Dominant Mutations in GRM1 Cause Spinocerebellar Ataxia Type 44.

Am J Hum Genet 2017 Sep;101(3):451-458

Nuffield Department of Clinical Neurosciences, University of Oxford, 6th Floor West Wing, John Radcliffe Hospital, Oxford OX3 9DU, UK; Oxford Centre for Genomic Medicine, Oxford University Hospitals NHS Trust, Oxford OX3 7HE, UK. Electronic address:

The metabotropic glutamate receptor 1 (mGluR1) is abundantly expressed in the mammalian central nervous system, where it regulates intracellular calcium homeostasis in response to excitatory signaling. Here, we describe heterozygous dominant mutations in GRM1, which encodes mGluR1, that are associated with distinct disease phenotypes: gain-of-function missense mutations, linked in two different families to adult-onset cerebellar ataxia, and a de novo truncation mutation resulting in a dominant-negative effect that is associated with juvenile-onset ataxia and intellectual disability. Crucially, the gain-of-function mutations could be pharmacologically modulated in vitro using an existing FDA-approved drug, Nitazoxanide, suggesting a possible avenue for treatment, which is currently unavailable for ataxias.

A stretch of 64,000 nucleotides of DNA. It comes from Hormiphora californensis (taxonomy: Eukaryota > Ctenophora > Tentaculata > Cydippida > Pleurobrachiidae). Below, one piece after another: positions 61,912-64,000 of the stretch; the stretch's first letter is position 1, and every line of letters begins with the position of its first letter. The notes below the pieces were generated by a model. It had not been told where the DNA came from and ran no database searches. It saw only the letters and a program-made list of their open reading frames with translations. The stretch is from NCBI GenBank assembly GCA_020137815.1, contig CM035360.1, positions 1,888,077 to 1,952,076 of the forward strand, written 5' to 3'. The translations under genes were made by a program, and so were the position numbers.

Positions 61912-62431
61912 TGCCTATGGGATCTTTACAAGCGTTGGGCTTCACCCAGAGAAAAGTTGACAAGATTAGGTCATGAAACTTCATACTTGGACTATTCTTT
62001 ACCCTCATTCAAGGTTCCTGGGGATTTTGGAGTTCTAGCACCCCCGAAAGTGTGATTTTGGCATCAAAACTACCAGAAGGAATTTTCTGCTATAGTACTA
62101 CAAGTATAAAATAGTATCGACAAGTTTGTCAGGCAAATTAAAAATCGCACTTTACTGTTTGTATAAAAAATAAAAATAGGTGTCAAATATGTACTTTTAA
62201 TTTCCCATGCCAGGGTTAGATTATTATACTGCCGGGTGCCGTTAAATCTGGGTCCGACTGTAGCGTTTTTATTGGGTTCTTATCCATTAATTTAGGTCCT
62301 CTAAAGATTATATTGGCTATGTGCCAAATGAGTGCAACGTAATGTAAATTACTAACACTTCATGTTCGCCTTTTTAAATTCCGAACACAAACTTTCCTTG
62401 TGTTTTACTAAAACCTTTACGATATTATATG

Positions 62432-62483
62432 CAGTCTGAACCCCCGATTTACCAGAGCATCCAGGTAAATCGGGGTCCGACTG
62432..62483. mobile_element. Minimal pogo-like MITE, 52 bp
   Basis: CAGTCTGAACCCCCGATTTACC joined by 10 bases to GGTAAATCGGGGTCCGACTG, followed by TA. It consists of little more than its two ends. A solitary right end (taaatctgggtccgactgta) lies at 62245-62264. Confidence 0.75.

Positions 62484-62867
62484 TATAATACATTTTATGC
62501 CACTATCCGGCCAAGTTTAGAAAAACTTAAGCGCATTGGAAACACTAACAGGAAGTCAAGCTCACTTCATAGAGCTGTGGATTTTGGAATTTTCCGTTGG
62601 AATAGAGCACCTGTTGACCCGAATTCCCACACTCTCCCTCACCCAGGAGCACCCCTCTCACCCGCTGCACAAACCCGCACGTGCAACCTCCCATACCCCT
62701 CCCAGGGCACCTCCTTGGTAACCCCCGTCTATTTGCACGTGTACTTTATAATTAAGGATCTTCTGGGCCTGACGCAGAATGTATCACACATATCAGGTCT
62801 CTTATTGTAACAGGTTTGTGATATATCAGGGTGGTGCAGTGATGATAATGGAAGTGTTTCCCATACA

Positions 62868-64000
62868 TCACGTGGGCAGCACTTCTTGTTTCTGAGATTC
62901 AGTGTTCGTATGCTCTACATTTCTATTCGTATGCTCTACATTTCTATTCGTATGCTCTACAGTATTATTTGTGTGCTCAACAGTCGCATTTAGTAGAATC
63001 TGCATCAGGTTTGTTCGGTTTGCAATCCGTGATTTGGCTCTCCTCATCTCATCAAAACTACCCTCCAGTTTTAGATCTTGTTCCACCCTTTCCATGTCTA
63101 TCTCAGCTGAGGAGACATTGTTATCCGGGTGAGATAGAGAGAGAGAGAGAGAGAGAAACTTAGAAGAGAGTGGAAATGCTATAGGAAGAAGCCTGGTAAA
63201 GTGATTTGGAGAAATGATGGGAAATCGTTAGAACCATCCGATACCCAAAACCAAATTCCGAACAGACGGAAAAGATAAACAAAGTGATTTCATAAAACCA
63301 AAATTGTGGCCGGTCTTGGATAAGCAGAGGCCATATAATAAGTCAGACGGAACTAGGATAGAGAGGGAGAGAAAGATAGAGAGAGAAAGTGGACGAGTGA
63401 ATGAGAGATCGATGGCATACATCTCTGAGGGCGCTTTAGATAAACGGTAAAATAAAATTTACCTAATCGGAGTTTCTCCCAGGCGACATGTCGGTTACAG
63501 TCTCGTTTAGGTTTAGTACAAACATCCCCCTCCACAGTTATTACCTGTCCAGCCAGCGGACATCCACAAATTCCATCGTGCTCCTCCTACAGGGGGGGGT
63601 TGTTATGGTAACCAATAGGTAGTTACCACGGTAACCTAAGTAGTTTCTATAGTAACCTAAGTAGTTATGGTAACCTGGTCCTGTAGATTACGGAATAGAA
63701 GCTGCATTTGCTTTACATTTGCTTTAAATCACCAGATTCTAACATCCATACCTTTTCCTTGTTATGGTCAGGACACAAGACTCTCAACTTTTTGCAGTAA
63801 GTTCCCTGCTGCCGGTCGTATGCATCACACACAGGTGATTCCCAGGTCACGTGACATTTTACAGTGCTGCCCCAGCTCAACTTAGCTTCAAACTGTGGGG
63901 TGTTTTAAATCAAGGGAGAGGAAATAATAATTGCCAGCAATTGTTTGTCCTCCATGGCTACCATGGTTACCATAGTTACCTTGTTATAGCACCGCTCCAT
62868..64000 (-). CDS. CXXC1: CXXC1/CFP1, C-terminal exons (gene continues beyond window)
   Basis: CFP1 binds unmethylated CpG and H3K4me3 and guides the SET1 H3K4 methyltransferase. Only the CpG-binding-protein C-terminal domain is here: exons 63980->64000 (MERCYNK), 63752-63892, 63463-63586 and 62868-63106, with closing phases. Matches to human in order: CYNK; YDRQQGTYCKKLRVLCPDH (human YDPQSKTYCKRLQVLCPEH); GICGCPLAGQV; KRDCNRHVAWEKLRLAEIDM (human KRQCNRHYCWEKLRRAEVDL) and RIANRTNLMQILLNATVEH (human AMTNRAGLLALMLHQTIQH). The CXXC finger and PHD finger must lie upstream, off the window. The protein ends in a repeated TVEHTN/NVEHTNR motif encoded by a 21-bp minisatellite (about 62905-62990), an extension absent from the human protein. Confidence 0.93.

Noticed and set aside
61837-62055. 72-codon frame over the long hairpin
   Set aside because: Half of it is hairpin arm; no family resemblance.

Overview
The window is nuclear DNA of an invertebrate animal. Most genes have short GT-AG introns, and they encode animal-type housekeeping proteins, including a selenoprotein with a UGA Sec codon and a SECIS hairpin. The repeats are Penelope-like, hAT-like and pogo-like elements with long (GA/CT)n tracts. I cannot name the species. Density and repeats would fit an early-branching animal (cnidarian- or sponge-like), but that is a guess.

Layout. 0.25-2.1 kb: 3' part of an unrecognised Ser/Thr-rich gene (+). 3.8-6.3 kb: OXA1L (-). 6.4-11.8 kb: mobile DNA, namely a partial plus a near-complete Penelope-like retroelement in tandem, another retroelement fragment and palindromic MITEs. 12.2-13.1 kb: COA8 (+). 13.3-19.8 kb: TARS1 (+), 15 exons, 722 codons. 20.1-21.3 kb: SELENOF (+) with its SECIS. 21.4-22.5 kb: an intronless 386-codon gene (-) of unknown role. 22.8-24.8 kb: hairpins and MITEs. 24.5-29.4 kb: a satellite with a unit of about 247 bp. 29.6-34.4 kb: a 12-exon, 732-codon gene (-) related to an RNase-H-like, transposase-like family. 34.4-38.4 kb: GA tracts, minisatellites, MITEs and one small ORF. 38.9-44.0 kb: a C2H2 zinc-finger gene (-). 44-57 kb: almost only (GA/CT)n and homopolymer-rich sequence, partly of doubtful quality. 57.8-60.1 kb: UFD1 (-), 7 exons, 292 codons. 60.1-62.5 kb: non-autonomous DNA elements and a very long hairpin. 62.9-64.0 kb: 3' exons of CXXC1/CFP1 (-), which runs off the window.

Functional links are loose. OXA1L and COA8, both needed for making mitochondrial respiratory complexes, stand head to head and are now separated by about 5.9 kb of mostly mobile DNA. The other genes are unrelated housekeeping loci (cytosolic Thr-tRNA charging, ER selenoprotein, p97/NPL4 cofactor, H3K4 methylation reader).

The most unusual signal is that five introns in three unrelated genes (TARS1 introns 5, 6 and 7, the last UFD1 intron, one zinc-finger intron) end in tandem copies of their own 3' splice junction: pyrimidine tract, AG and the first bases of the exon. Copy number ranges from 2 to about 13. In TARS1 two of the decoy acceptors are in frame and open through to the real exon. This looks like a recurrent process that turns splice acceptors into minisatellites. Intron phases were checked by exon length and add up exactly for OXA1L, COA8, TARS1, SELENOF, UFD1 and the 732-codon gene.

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http://dx.doi.org/10.1016/j.ajhg.2017.08.005DOI Listing
http://www.ncbi.nlm.nih.gov/pmc/articles/PMC5591020PMC
September 2017

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